NHS prescribing errors puts patients at risk, warn Leicester academics

This image shows sitting, left to right: Prof. Ale Armellini, Dr. Ming Lim and Dr. Rakesh Patel. Standing, from left to right, are: Waseem Mohamed Shahzad (Project coordinator), Dr. Will Green, Maria (Pharmacist), and Mark Fores (Senior Clinical Skills Facilitator). Credit: University of Leicester

Researchers at the University of Leicester are aiming to improve the prescribing behaviour of junior doctors in the NHS which will save lives as well as time and money.

Dr Rakesh Patel from the College of Medicine, Biological Sciences and Psychology, together with Dr Ming Lim and Dr Will Green from the School of Management, were recently awarded a grant from the East Midlands HIEC to develop an educational intervention for reducing among junior doctors.

The National Patient Safety Agency (NPSA) reported a significant year on-year increase in the reporting of medication incidents from England and Wales in 2007 and misprescription is currently costing the NHS over £70 million per annum. A previous study into the prescription behaviour of junior doctors found that 124,260 prescriptions made by foundation doctors across 19 hospitals over seven days contained 11,077 errors, which is 8.9% of all prescriptions.

On the importance of the study, named the ePIFFany Project (Prescribing Insight for the Future), Dr Lim commented: "This issue is an urgent priority for the NHS. Not only does misprescription cost time and money, it puts patients at risk. The notion of patient trust is at the heart of the NHS and prescribing errors lessen this trust significantly. We aim to make a measurable difference in error reduction rates as well as in junior doctors' skills, knowledge and attitudes in complex prescribing situations."

Careless prescribing of drugs causes adverse outcomes to many people every year. Not only do prescribing errors have the potential to cause , they can also induce a significant amount of distress for patients as well.

The project team have expertise in medicine, education, management, evaluation and implementation and will be using a four-strand blended learning approach which combines face-to-face interaction, e-learning, patient simulation and mobile learning. This multi-disciplinary and multi-modal approach aims to reduce misprescription by a significant percentage among .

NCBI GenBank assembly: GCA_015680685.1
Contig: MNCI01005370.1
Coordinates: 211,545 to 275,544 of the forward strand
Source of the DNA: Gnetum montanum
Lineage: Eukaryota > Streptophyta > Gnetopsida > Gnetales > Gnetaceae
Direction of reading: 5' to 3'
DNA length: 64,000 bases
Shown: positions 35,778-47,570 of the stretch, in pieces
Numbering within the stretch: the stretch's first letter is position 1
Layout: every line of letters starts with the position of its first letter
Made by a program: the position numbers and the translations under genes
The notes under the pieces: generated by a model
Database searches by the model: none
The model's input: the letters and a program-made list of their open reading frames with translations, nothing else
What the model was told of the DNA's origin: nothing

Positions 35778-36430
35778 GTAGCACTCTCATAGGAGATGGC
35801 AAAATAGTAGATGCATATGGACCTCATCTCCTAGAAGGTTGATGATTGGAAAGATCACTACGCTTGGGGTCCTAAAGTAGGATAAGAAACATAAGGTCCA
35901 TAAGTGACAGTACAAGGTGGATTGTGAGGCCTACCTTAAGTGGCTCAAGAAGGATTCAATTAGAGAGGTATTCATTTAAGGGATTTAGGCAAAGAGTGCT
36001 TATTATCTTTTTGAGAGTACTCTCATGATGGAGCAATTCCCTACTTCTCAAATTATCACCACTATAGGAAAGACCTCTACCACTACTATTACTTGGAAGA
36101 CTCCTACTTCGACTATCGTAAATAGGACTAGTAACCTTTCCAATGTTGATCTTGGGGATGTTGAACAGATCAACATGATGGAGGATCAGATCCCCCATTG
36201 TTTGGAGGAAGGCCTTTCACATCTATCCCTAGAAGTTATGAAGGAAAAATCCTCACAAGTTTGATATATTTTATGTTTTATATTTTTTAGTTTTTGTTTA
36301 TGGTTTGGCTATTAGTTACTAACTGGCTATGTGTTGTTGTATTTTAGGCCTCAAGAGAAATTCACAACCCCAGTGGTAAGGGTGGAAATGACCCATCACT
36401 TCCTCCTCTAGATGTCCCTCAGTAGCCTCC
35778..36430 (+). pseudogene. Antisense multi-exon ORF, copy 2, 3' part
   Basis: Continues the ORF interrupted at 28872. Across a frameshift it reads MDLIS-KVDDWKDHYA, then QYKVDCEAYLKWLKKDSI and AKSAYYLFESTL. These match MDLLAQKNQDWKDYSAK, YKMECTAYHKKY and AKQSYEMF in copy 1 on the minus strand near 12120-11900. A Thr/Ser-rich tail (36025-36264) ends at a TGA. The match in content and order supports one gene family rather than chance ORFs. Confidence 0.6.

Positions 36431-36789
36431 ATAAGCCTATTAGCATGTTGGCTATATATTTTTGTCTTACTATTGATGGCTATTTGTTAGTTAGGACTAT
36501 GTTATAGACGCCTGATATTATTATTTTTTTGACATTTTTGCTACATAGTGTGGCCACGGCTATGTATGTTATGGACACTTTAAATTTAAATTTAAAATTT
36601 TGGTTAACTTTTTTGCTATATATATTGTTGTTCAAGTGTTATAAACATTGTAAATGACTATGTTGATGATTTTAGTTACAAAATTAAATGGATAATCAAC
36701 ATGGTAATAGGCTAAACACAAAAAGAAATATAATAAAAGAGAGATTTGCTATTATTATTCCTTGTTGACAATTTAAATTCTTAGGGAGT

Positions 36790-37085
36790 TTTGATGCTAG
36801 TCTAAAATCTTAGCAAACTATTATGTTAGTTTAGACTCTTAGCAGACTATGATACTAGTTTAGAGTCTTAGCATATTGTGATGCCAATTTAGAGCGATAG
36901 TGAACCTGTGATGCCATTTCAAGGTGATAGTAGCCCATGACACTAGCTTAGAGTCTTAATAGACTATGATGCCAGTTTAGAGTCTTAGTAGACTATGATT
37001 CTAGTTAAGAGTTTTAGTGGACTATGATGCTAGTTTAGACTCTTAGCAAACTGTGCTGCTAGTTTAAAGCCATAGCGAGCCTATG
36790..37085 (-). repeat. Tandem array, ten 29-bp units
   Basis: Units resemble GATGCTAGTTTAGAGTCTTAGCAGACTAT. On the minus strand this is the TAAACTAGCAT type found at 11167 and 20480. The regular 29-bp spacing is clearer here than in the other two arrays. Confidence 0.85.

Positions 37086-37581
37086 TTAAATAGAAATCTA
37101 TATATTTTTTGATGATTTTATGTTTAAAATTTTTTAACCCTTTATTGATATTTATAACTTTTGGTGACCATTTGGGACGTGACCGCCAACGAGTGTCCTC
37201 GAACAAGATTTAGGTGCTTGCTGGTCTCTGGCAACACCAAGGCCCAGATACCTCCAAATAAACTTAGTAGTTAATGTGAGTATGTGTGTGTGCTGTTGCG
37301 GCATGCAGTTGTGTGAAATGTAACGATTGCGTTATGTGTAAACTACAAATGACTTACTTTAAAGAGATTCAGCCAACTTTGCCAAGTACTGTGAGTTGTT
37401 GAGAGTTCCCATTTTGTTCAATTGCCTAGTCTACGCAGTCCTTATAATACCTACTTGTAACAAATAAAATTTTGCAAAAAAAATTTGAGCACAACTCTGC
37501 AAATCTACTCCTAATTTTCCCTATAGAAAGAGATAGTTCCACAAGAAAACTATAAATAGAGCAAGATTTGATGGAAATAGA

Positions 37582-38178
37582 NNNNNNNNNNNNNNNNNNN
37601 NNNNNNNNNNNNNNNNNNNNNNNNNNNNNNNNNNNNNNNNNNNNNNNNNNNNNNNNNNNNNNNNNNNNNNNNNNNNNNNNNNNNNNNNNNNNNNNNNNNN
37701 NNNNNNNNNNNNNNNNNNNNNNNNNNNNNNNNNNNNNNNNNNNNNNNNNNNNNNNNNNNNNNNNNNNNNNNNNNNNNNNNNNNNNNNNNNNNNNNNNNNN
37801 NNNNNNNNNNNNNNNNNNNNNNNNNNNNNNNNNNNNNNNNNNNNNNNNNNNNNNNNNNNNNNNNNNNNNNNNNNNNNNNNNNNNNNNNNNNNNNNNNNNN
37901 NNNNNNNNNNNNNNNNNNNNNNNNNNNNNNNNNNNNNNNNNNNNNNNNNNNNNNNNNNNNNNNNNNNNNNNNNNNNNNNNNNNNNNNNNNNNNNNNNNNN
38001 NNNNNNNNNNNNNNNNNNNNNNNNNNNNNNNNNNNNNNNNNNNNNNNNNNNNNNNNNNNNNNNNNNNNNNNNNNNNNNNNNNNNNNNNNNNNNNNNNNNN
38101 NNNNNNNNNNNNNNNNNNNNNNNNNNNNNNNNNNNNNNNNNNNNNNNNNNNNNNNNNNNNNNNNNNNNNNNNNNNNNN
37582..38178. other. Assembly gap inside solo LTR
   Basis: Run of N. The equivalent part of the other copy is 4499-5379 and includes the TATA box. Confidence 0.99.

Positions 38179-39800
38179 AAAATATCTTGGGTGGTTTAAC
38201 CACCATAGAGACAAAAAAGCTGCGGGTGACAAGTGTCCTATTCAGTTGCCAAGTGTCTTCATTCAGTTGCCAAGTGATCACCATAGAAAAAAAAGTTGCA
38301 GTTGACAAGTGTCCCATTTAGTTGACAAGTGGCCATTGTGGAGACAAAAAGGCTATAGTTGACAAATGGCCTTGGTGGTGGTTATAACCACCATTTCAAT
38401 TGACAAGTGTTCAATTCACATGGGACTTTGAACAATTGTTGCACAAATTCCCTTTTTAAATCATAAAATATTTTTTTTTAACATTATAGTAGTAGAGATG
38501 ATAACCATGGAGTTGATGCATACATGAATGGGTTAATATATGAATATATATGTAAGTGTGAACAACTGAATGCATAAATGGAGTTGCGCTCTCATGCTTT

On why this approach will be most effective, Dr Lim said: "Using different angles to both understand and reduce this problem will allow us to disseminate the results of this study into the medical community which will change attitudes and increase awareness of the importance of a 'safety culture'."

She continues: "We have secured co-funding for part of the intervention from the public and private sector so there are numerous stakeholders connected to this research. We are grateful to the East Midlands HIEC (Health Innovation and Education Cluster), the East Midlands Local Education and Training Board, University Hospitals of Leicester NHS Trust and Pfizer Ltd for their support of this project. We are also very grateful to University Hospitals Leicester (UHL) for their generous financial and administrative support."

Related Stories

Physicians click their way to better prescriptions

date Mar 10, 2010

Is it time for all community-based doctors to turn to e-prescribing to cut down on the number of medication errors? According to Rainu Kaushal and colleagues from the Weill Cornell Medical College in New York, electronic ...

GP Prescribing a good standard but improvement possible

date May 02, 2012

(Medical Xpress) -- A major study of GP prescribing, led by The University of Nottingham, has found that while the vast majority of prescriptions written by family doctors are appropriate and effectively monitored, around ...

Recommended for you

Footpaths and parks support active school commute

date 5 hours ago

While it probably won't make the idea of attending school more appealing social scientists say different infrastructure and behaviour change programs are key to encouraging young people to take a more active ...

Food barometer measures a population’'s eating habits

date 6 hours ago

A survey by Taylor's-Toulouse University Centre (TTUC) is collecting data on the food habits of individuals and how their choices are related to modernisation and other social factors. Results show that almost ...

Who you gonna call? Beijing smokebusters to go on patrol

date 10 hours ago

China's capital seeks to snuff out smoking in indoor public places on Monday with a new ban, unprecedented fines and a hotline to report offenders, but enforcement is doubtful in one of the world's most tobacco-addicted countries.

User comments

Please sign in to add a comment. Registration is free, and takes less than a minute. Read more

Click here to reset your password.
Sign in to get notified via email when new comments are made.